The ensemble cast of characters here are archetypes, like the teens of "The Breakfast Club," and their humanity comes from their choices to face their challenges. An ongoing theme of this column quickly becomes apparent again as "Barbershop" gives us another opportunity to empathize with others who may not share our experiences. The initiative behind the film is to present a positive image of the black community instead of crime and slavery, a mission that seems as vital as ever as bad faith public leaders try to dehumanize any group who does not conform or resemble them.
When "Barbershop" debuted in 2002, it drew positive reviews and great ticket sales throughout September. The film had an extended life at theaters throughout fall and even lasting past the busy and crowded Christmas season. It's obvious that audiences loved the film, and "Barbershop" would go on to become its a franchise, releasing two sequels, a spinoff movie "Beauty Shop," and a Showtime television series that lasted one season.
I haven't seen any of the spinoff projects, but there's a lot to admire about the original "Barbershop." Through the struggles of the film characters, we can find ways to relate, regardless of our background. The people of "Barbershop" are all living paycheck-to-paycheck, and sometimes less, while facing external pressures like authorities, assimilation and the dishonesty of others, but they take pride in themselves, their places and their work. Maybe it's that self-identity that is the only thing they have left in this world that has any value, not unlike those who succumbed to "economic anxieties" of recent times.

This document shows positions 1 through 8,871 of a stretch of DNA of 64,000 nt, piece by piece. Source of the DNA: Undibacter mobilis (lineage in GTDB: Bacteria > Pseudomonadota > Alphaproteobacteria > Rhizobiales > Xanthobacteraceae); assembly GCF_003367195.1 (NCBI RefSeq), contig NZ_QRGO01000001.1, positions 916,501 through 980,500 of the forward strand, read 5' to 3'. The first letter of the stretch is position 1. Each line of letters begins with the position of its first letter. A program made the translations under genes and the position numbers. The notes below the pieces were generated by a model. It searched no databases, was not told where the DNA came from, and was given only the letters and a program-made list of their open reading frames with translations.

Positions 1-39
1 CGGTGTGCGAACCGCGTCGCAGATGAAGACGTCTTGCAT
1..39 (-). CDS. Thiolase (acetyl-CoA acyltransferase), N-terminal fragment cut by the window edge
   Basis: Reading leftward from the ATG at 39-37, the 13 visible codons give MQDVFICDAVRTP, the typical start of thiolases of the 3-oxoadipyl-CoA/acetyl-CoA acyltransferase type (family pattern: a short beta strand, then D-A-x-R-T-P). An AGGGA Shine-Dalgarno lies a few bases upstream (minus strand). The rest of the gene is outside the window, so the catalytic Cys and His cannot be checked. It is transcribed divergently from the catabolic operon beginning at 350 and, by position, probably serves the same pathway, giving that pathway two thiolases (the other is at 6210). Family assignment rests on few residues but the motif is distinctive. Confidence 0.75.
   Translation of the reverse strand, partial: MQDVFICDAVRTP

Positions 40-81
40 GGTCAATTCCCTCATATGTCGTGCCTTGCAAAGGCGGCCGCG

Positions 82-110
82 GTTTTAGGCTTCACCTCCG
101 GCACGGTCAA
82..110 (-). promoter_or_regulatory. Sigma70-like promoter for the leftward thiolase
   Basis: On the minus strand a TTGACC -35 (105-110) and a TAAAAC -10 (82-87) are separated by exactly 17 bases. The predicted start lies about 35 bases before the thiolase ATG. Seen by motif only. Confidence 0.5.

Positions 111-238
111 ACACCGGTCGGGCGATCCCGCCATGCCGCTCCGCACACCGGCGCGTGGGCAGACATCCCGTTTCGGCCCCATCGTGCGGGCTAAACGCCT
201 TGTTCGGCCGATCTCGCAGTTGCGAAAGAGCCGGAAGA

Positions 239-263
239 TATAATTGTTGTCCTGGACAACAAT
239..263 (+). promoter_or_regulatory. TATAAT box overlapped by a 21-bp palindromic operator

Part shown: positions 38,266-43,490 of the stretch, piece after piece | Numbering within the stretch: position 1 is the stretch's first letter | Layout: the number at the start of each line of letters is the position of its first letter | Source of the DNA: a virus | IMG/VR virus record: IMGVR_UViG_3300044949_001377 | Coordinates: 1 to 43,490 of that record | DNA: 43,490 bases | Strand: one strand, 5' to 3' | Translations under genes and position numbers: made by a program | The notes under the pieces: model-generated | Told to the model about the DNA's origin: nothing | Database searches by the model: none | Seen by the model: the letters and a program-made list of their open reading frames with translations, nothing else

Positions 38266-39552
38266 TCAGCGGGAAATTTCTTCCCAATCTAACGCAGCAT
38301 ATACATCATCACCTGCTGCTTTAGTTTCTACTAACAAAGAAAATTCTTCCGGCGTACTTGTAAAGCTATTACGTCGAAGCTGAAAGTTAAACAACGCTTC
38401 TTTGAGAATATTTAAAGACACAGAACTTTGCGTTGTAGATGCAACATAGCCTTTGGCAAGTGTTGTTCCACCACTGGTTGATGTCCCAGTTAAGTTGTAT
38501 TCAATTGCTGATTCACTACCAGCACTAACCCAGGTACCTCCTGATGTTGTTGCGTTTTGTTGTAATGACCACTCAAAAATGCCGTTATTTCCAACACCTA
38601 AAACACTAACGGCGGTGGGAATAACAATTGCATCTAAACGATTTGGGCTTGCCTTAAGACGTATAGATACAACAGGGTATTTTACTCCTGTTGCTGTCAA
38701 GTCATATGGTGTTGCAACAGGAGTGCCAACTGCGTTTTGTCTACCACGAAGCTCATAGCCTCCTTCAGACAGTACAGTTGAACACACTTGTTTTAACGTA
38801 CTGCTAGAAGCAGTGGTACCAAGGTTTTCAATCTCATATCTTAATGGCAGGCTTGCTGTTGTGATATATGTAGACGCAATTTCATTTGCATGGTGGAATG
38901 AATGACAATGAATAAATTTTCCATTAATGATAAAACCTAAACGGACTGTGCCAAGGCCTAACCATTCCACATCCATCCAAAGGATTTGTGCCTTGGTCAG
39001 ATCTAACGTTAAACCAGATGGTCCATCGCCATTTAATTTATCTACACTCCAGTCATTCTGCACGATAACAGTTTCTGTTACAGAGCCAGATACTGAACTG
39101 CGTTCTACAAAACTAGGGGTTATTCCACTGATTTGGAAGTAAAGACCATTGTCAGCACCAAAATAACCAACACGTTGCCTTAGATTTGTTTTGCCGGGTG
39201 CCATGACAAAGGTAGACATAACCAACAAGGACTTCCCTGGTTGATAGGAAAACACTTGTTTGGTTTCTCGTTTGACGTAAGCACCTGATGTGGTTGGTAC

Like its characters, that pride extends to the filmmakers of "Barbershop," which is elevated by its honest passion that this work means something, whether you are cutting hair in a neighborhood business or a small budget movie just looking for a chance to be seen.
The Weekend: Fall doesn't officially begin for another week or so, but the fall movie season starts to roll around this time historically. There's quite a mix of solid-to-good movies that debut, but also some films that have already generated acclaim and awards buzz that bow here. As a result, this is probably one of the most difficult and subjective choices that have been made in plotting out the Ultimate Movie Year.
Looking through the past openings, several movies may not have lit the box office on fire initially, but found their audiences on cable and rental markets. Mike Nichols adapted Carrie Fisher's memoir "Postcards from the Edge" with Meryl Streep and Shirley MacLaine in 1990. Tony Scott's "True Romance" in 1993 is an entertaining, if violent, crime film that is fondly remembered for its packed cast and screenplay by a young Quentin Tarantino. Michael Douglas and Sean Penn starred in one of David Fincher's overlooked films, "The Game," which premiered in 1997. Matt Damon and Edward Norton helped bring the underground poker scene to the mainstream in John Dahl's "Rounders" from 1998.
Some great films debuted at this time that are easy to recommend. Robert Redford's "Quiz Show" earned a Best Picture nomination after its premiere in 1994. Cameron Crowe fictionalized his past as a young rock critic in 2000's wonderful "Almost Famous." In 2008, the Coen Brothers crafted one of the best farces of their careers with the star-studded "Burn After Reading." The respective quality of these films would make a strong argument for their inclusion if most of these filmmakers were not already represented throughout the year.
The most painful omission would be 2003's "Lost in Translation," Sofia Coppola's sophomore effort with stars Bill Murray and Scarlett Johansson. With the diversity of filmmakers in Hollywood already a struggle, it's difficult to choose between a black male or a white female director, and Coppola is one of the most respected and accomplished creators in her field. Ultimately, "Barbershop" became the focus for bringing its socio-economic perspective to the overall list.
Next Week: "Goodfellas"